When Israeli Prime Minister Benjamin Netanyahu visited Poland last week, he found a Polish Jewish community virtually unrecognizable to any student of history. That’s because 22 years after the fall of communism and more than 70 years after the Nazis annihilated three million Polish Jews (of the 6 million total Jews murdered), Polish Jews are embracing their identity and faith in inspiring and frankly unbelievable ways.
And that’s not just because there is a laudable Museum of the History of Polish Jews that opened with fanfare last month or a moving tribute to the anniversary of the Warsaw Ghetto Uprising that brought international attention to the bravery of the Ghetto fighters so many years after their heroic actions.
It’s because the country’s 25,000 Jews – though a far cry from the millions that built a robust Jewish civilization throughout pre-war Poland – are eager to innovate Jewish life through street festivals, educational and religious programs, and by investigating their family’s past, despite the pain.
And this is extraordinary in a country whose Communist-led post-1967 “anti-Zionist” purges forced many Jews to either emigrate from Poland or head underground, hiding their identities for many decades to come. And yet after Communism fell, some Jews – like their Catholic neighbors who enthusiastically clung to their faith – were able to explore what it meant to be a Jew in a place where for the better part of 50 years it was unthinkable. And in many ways it was because a parent or grandparent shockingly revealed their Jewish heritage on their deathbeds.
So how did this happen?
Quietly and effectively, local and international Jewish organizations, philanthropists, and advocates – running the pluralistic gamut of religious movements and cultural options – have invested in both Jewish people (some who proudly identified as such and others who have since “come out”) and in synagogues, community-wide Sabbath dinners, camping experiences, Jewish learning conferences, Jewish Community Centers and youth clubs, urban holiday events, study groups, and even Jewish cooking classes.
Today in Warsaw and Krakow, centers of Jewish life, one can take a Hebrew class in the morning, learn how to make latkes at lunchtime, and meet with other people who are exploring their Jewish heritage – in some cases long hidden by their families for fear of persecution – at night.
Young Polish Jews are also leading the way. In many ways they have inherited a tremendous historical legacy, but are remaking it in their own image.
Take Antonina Samecka, a Polish Jewish fashion designer whose RISK. MADE IN WARSAW brand has a special line festooned with Jewish imagery and humor. By incorporating Stars of David in the design and creating a “You Had Me At Shalom” T-shirt, it embodies the vanguard of Jewish Poland today – a mix of pride and creativity.
And the picture would not be complete without mentioning Jewish heritage tours around the country, family genealogy research in corners of Poland where there are no Jews left, and a trend among some Jews to acquire a EU passport and embrace the country their parents and grandparents left behind.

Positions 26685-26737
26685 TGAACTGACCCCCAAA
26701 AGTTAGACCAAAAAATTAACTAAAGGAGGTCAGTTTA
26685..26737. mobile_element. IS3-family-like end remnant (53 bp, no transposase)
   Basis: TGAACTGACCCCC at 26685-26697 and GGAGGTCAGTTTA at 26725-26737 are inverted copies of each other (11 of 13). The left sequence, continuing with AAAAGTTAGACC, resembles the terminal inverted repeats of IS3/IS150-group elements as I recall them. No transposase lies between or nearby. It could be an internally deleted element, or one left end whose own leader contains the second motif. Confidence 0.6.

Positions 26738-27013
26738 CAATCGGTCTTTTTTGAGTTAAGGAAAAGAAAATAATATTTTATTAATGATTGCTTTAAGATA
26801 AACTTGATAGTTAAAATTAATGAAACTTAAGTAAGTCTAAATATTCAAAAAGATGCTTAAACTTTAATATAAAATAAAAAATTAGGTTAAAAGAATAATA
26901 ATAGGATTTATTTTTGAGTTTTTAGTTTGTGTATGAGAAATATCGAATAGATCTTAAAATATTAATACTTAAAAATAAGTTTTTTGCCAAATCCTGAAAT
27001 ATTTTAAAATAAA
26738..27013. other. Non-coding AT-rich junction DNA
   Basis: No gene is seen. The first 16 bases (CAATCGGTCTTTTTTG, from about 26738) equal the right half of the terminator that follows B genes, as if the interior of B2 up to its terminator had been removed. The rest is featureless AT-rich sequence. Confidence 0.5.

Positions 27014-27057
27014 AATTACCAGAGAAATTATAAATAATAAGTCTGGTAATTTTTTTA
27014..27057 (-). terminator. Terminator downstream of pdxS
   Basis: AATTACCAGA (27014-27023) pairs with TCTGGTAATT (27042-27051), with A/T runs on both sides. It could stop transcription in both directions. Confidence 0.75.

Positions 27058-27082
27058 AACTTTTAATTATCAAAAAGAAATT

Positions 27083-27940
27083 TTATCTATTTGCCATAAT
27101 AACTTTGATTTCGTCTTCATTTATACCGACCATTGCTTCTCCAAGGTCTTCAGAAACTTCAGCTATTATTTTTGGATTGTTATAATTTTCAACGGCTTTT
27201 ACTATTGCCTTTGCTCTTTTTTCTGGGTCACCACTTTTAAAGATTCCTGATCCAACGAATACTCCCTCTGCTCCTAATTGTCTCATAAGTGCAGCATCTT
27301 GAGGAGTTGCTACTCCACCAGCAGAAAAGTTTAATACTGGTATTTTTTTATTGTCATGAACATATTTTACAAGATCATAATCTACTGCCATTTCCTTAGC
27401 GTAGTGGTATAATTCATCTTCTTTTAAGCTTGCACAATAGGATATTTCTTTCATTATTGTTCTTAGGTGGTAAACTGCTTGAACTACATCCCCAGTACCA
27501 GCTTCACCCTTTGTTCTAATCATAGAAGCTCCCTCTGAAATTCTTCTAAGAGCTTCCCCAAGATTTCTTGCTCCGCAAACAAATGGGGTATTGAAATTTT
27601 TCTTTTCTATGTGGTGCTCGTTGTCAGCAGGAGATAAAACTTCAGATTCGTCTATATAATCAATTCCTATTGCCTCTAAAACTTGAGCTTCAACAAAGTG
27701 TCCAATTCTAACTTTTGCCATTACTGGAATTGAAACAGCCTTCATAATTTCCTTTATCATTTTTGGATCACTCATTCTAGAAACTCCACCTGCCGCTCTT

Add to this a growing number of Jewish expats living and breathing Polish culture and language and you have an enigmatic phenomenon that is bolstering a local community’s confidence in itself and its identity.
Such confidence has led to extraordinary results: just this past weekend in Krakow, the 7@Nite Festival opened the historic city’s seven remaining synagogues to the public for a lively celebration of Jewish life and culture attended by thousands of people.
This event –organized and run by my organization with other local Jewish groups – hosts everything from a poetry reading to a multimedia tour through the seven gates of Jerusalem, from a dance workshop to a photography exhibition, from DJs playing Jewish funk, rock, and hip-hop to a hummus and grilled vegetable feast in a synagogue courtyard.
For Krakow resident Bozena Pitorak, a civil engineer, 7@Nite was the perfect way to reconnect with her Jewish roots as her mother was Jewish. Last year she attended 7@Nite at the urging of her son and was immediately inspired by an Israeli dance workshop.
Soon after, Pitorak started taking Hebrew classes at the Krakow JCC, became a member, and frequently attends Shabbat dinners and Jewish holiday celebrations. This year, she returned to the festival as a volunteer, proudly transformed and Jewishly identified.
“After reconnecting to Judaism I feel stronger, and this influences my private life and my work,” she said. “My dream is that more Jews come out, go to the synagogue, and become members of the community.”
In a scene in Steven Spielberg’s iconic film "Schindler’s List," the brutal Nazi Amon Goeth proudly hails that he and his soldiers are about to destroy 600 years of Jewish history in Krakow. And although they succeeded in liquidating the city’s ghetto and sending the survivors to the death camps, the winds of history have shifted to prove him wrong.
Today, in tens of thousands of Jewish faces and lives, in song and prayer, and even in new forms of Jewish self-expression, Jewish life in Poland is blossoming. And that is cause for celebration.
Alan H. Gill is the CEO of the American Jewish Joint Distribution Committee (JDC).